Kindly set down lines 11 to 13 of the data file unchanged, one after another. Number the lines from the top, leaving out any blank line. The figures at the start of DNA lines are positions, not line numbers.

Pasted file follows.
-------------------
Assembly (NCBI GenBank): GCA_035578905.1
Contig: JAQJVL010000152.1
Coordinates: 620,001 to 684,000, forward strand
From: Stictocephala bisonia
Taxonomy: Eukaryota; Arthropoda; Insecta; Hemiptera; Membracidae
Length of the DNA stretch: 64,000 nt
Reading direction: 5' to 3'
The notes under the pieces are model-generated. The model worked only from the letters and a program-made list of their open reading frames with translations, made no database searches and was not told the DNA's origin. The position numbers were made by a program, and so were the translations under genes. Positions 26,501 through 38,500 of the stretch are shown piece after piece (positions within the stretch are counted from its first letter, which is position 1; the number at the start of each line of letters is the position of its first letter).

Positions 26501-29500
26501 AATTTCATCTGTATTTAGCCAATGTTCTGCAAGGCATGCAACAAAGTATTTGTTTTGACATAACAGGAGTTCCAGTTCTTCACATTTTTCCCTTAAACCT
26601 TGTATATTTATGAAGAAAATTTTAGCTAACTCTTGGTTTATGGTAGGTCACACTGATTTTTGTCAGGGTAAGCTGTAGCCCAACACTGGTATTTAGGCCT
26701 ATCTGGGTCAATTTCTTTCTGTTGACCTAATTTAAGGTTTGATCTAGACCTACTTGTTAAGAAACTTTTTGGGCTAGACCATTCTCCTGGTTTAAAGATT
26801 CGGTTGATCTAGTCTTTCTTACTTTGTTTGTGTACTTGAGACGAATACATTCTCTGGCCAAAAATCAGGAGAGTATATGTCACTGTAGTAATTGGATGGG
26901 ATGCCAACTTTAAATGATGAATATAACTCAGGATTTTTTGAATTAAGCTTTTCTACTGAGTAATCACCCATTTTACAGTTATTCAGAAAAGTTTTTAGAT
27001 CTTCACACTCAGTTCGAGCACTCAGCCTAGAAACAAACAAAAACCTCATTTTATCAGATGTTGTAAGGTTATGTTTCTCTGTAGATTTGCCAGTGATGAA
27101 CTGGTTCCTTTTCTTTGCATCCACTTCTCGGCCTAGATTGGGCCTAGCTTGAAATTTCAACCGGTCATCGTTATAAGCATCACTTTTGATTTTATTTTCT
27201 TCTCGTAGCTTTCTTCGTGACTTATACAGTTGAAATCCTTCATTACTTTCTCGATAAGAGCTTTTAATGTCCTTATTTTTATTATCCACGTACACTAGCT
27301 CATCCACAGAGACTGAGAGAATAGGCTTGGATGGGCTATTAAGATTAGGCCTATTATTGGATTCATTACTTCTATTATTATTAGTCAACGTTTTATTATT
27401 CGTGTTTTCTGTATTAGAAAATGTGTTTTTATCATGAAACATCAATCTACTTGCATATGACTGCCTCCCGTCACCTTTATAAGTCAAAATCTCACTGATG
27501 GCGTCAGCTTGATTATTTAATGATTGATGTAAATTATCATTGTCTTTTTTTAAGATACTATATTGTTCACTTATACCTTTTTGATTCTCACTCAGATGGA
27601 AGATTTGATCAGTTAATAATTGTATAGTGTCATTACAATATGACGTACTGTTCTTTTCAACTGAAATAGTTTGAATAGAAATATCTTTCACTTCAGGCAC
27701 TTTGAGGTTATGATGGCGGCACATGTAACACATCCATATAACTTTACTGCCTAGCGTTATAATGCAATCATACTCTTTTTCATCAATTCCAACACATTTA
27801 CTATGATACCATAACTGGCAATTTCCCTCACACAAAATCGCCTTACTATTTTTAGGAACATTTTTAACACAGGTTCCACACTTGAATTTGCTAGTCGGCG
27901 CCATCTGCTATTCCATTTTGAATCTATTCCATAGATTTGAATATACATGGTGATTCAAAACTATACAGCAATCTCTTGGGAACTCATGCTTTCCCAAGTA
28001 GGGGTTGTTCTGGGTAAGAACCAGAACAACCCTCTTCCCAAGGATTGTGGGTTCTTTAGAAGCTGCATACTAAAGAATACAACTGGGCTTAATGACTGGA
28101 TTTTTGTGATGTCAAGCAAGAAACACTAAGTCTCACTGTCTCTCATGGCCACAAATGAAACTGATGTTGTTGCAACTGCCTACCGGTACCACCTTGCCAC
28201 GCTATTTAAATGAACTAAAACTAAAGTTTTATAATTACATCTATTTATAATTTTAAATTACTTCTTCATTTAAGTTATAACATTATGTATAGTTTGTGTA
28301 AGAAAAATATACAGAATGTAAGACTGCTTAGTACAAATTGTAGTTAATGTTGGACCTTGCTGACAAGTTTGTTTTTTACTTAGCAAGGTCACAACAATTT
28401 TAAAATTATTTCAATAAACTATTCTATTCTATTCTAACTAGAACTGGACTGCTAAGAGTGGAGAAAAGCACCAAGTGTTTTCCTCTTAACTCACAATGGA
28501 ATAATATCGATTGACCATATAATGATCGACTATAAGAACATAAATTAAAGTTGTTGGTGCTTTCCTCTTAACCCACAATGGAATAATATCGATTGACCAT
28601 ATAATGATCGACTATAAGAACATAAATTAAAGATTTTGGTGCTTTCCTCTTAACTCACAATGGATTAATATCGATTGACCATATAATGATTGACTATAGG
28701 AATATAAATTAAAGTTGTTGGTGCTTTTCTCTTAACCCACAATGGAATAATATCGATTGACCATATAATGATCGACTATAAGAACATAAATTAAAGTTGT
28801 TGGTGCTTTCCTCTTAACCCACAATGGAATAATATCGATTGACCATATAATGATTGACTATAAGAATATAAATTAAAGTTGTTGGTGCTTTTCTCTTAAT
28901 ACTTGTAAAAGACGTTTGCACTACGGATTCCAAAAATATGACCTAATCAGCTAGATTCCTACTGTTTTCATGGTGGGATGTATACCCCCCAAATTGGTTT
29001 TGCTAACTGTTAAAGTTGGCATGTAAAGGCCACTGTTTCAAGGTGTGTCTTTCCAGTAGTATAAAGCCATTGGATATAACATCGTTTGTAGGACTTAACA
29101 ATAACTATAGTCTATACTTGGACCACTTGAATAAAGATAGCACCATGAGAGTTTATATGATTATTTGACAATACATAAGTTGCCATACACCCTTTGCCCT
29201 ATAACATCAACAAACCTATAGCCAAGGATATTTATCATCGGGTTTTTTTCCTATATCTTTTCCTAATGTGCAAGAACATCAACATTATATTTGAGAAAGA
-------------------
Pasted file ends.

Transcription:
26601 TGTATATTTATGAAGAAAATTTTAGCTAACTCTTGGTTTATGGTAGGTCACACTGATTTTTGTCAGGGTAAGCTGTAGCCCAACACTGGTATTTAGGCCT
26701 ATCTGGGTCAATTTCTTTCTGTTGACCTAATTTAAGGTTTGATCTAGACCTACTTGTTAAGAAACTTTTTGGGCTAGACCATTCTCCTGGTTTAAAGATT
26801 CGGTTGATCTAGTCTTTCTTACTTTGTTTGTGTACTTGAGACGAATACATTCTCTGGCCAAAAATCAGGAGAGTATATGTCACTGTAGTAATTGGATGGG